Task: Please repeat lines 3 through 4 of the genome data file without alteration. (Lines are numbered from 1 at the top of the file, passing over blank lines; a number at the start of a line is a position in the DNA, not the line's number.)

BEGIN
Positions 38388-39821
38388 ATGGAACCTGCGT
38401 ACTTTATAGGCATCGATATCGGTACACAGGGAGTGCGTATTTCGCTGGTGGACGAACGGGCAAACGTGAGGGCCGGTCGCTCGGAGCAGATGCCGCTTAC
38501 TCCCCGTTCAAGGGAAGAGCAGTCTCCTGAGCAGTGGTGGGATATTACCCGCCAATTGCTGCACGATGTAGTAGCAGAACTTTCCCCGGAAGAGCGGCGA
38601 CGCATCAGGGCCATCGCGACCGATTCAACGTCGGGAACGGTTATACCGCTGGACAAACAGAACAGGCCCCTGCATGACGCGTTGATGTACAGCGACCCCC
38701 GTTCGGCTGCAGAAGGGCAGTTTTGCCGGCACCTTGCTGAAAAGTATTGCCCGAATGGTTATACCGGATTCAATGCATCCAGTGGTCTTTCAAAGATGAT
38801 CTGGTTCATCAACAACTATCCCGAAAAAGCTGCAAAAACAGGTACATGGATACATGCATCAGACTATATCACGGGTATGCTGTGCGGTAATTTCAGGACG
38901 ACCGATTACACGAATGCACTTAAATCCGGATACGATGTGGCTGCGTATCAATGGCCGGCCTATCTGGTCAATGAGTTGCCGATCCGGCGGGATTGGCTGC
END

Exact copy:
38401 ACTTTATAGGCATCGATATCGGTACACAGGGAGTGCGTATTTCGCTGGTGGACGAACGGGCAAACGTGAGGGCCGGTCGCTCGGAGCAGATGCCGCTTAC
38501 TCCCCGTTCAAGGGAAGAGCAGTCTCCTGAGCAGTGGTGGGATATTACCCGCCAATTGCTGCACGATGTAGTAGCAGAACTTTCCCCGGAAGAGCGGCGA